Endometriosis: Conventional Treatment Approaches

Medical treatment of endometriosis includes both pharmaceutical and surgical approaches. Pharmaceutical treatments provide only suppression of the disease; they do not exact a cure. Decisions regarding treatment are based on endometriosis severity and staging, symptom picture, and ultimately, the woman’s needs and goals, for example, desire for children in the future. For women experiencing mild symptoms (or none) and for women who are close to menopause, the appropriate treatment may be to do nothing. For women with mild to moderate symptoms, and those who desire pregnancy, the appropriate pharmacologic therapy should be considered, and if necessary, can be combined with conservative surgery. It should be noted that, in spite of medical treatment, endometriosis has a high recurrence rate of 5% to 20% unless total hysterectomy and bilateral oophorectomy are performed. With pharmacologic interventions, pain typically resumes upon cessation of medications, although initially with pain that is less intense than prior to treatment. Pain relief, pregnancy rates, and recurrence rates are similar with all treatment methods. The goal of pharmaceutical treatment is to interrupt patterns of endometrial stimulation and bleeding. Read more […]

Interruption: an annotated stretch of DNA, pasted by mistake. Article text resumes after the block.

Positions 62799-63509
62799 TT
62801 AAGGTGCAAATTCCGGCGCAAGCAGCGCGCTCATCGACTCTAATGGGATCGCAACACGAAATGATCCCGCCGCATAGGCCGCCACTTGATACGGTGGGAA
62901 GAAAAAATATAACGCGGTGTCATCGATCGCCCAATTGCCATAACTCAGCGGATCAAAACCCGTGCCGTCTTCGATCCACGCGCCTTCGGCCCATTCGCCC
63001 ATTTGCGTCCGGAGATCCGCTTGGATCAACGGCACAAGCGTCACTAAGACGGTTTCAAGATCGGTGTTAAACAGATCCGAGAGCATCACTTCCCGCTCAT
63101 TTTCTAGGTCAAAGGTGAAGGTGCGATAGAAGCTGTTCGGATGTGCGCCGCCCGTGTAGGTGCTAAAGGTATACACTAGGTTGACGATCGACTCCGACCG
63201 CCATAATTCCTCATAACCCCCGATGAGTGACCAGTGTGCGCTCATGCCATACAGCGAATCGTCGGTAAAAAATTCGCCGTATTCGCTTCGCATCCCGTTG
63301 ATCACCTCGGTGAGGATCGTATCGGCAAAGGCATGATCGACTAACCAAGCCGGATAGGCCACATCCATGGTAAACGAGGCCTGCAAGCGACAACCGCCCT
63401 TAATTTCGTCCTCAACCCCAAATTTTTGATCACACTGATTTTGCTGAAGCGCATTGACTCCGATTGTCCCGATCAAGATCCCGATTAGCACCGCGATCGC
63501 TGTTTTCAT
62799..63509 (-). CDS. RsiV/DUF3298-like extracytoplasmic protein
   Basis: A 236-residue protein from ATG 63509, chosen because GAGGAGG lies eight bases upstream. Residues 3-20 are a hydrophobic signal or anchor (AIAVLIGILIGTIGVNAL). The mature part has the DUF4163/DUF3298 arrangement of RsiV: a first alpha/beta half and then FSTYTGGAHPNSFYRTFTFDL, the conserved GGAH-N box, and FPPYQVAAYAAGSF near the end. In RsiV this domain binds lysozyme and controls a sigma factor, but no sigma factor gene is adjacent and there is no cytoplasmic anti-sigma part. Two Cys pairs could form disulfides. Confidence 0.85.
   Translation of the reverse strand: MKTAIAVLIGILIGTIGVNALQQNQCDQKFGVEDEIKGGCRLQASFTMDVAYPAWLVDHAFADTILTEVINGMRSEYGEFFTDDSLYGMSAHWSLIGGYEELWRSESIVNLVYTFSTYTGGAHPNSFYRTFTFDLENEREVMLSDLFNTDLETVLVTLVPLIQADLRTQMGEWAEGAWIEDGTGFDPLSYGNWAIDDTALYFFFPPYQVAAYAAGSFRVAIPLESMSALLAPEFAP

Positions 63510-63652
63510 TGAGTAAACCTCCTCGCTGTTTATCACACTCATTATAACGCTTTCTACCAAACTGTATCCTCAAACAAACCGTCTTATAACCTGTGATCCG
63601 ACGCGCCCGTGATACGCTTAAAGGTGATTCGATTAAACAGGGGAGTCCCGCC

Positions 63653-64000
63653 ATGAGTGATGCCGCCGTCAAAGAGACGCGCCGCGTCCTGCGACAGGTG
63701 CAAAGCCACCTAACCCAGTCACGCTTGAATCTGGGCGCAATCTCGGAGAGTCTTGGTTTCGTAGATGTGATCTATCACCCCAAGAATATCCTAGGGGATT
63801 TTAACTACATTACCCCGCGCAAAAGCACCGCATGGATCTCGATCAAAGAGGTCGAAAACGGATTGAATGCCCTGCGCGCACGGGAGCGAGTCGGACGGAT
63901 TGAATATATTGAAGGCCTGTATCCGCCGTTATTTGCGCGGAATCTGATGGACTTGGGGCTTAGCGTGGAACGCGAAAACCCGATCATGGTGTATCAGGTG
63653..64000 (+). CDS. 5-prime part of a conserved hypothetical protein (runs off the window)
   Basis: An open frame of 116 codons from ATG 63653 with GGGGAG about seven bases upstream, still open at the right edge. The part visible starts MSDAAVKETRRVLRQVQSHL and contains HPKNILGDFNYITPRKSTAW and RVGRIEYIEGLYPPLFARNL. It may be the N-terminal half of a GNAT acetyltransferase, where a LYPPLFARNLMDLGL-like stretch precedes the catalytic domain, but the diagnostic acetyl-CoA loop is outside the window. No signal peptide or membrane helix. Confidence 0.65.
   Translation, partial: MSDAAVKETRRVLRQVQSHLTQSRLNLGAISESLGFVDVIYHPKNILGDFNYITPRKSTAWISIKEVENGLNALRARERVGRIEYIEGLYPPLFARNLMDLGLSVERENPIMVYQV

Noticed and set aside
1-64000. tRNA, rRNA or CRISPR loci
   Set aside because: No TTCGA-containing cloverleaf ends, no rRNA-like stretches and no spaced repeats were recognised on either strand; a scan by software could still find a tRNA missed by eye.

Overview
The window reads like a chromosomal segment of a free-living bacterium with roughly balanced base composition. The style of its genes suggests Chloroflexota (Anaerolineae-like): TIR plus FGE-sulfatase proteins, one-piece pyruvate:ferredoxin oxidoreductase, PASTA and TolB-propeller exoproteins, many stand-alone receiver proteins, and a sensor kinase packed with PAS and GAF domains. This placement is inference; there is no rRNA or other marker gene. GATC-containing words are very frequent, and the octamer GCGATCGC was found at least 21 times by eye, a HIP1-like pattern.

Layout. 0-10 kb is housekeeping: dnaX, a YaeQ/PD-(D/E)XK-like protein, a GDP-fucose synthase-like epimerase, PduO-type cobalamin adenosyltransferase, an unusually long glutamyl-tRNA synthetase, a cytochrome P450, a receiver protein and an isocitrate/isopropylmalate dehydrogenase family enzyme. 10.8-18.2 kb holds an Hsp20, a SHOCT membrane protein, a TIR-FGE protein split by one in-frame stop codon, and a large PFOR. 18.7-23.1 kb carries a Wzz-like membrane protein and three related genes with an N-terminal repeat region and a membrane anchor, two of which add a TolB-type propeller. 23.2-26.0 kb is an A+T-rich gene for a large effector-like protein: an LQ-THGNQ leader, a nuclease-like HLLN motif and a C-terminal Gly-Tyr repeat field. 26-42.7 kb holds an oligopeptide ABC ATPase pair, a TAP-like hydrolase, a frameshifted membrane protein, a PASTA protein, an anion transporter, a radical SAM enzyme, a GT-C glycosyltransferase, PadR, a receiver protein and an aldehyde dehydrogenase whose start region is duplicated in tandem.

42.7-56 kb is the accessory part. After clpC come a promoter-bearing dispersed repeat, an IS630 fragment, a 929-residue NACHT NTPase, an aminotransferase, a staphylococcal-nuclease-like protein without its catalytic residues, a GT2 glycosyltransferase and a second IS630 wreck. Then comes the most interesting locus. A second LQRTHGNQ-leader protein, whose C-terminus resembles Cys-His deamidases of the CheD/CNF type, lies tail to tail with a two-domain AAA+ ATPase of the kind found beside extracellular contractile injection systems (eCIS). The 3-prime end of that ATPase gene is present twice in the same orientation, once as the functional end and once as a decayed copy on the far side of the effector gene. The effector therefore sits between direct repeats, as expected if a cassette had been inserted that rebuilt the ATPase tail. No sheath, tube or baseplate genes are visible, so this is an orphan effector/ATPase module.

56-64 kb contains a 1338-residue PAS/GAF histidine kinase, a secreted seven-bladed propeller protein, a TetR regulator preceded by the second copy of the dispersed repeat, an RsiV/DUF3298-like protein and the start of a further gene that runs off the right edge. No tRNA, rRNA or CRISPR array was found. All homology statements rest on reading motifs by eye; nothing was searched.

ANTICANCER AGENTS

ANTICANCER AGENTS are commonly referred to as antineoplastic agents, however, by strict definition, antineoplastic agents are used to treat a neoplasm’ (meaning a ‘new growth’). Neoplasms that have only the characteristic of localized growth are classified as benign. Neoplasms with the additional characteristic of invasiveness, and/or the capacity to metastasise, are classified as malignant. The term cancer’ is usually applied only to the latter group. Similarly, the word tumour (meaning literally ‘a local swelling’) tends to be used in association with cancer, and antineoplastic agent’ is commonly interchangeable with ‘anticancer’. There are a number of approaches to the chemotherapy of cancer, and most can be regarded as complementary or additional to radiotherapy and surgery. Direct approaches to cancer mostly use cytotoxic agents: these work by interfering with cell replication or production, so preventing the growth of new cancerous tissue. Inevitably, this means that normal cell production is also affected, causing serious side-effects. There are many cytotoxic agents with diverse modes of action, but these can be divided into groups on the basis of their mechanisms of action. Alkylating agents and related Read more […]